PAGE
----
In view of the active research on mercury, the Young Scholar Forum on Mercury Research (YSF-Hg) was initiated in 2017. The previous two forums were organized by Research Center for Eco-Environmental Sciences, Chinese Academy of Sciences, and Institute of Geochemistry, Chinese Academy of Sciences, with attendees from 11 institutes and universities in the first and 17 in the second forum. Progress in mercury research, particularly with respect to environmental and health concerns and remediation techniques, were presented. Particularly, future directions, such as, identifying microbial methylators in paddy soils, exploring behaviors of Hg nanoparticles, and comprehensively understanding biogeochemistry of HgS, were discussed. To highlight this progress and to acknowledge YSF-Hg, we proposed this special issue, inviting attendees and mercury researchers to contribute review and research papers, focusing on recent progress made in environmental studies of mercury.

In this issue of BECT, we have included 15 reviews and 3 research papers, covering key topics of mercury research, e.g., mercury methylation and demethylation, bioaccumulation and toxicity, food safety and health issues, mercury biogeochemistry and risks in different environments (e.g., atmosphere, forest, mountain, farming soil, aquaculture sites, freshwater and marine systems, and municipal systems), human activity-impacted mercury cycling, as well as novel techniques for mitigating risks of mercury. This issue could be a milestone of Hg research in China, and would suggest future avenues of research. While much progress has been made in the last tens of years in understanding biogeochemistry and risk of Hg, there is still a long road ahead.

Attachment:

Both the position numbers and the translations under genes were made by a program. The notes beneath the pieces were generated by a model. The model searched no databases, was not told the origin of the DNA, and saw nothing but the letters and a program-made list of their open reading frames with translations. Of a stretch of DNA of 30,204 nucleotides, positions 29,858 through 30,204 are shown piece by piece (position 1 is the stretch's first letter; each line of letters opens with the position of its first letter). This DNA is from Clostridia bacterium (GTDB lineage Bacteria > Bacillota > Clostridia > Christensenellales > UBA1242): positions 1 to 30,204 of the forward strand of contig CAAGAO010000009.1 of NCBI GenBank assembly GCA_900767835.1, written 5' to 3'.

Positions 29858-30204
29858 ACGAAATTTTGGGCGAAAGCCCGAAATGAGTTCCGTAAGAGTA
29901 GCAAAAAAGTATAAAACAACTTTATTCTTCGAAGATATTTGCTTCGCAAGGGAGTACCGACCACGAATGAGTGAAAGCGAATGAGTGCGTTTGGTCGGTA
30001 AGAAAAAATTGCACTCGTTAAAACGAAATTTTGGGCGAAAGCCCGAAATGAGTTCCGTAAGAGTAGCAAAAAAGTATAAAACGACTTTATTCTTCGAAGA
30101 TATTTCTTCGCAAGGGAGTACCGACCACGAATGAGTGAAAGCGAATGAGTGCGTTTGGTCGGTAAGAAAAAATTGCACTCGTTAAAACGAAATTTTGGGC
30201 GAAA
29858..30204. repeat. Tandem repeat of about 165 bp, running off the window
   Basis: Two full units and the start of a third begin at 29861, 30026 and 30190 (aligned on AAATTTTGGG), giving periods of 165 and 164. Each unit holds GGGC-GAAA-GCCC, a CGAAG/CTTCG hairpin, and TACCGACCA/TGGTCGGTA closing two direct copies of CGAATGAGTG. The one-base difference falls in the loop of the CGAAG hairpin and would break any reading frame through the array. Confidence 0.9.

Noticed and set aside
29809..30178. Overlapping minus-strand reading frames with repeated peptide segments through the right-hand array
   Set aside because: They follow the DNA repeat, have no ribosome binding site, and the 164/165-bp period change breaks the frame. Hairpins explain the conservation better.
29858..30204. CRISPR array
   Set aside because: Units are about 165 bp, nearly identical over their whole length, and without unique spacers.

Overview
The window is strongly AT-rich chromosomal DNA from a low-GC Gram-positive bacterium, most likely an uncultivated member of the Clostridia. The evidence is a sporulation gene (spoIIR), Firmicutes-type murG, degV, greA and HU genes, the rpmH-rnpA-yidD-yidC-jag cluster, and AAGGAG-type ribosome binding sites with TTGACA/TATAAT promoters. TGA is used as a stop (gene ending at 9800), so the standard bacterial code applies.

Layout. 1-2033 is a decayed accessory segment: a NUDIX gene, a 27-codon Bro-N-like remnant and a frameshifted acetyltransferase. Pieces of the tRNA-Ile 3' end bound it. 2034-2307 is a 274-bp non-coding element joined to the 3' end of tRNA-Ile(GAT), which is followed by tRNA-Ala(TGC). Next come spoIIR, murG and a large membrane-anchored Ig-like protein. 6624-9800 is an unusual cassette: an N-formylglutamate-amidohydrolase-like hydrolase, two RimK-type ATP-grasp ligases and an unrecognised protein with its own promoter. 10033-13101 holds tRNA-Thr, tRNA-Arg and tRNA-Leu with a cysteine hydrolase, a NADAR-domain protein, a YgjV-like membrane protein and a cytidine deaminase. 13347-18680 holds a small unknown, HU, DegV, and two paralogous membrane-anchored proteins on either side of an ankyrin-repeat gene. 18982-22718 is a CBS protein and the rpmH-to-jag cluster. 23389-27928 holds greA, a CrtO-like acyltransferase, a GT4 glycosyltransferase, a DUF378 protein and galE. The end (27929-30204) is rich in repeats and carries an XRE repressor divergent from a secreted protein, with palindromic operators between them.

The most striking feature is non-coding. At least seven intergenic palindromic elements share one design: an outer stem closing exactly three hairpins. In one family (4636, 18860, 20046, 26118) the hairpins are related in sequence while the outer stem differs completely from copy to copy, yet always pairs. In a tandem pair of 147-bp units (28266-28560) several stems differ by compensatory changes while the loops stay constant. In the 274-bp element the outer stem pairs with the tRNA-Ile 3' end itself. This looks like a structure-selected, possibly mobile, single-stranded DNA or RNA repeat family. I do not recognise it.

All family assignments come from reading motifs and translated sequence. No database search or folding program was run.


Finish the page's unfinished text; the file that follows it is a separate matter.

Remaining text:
References

  1. Beckers F, Rinklebe J (2017) Cycling of mercury in the environment: sources, fate, and human health implications–a review. Crit Rev Environ Sci Technol 47(9):693–794CrossRefGoogle Scholar
  2. Ministry of Environmental Protection (MEP) and the Ministry of Land and Resources (MLR). National survey bulletin soil pollution, China. 2014. http://www.gov.cn/foot/2014-04/17/content_2661768.htm.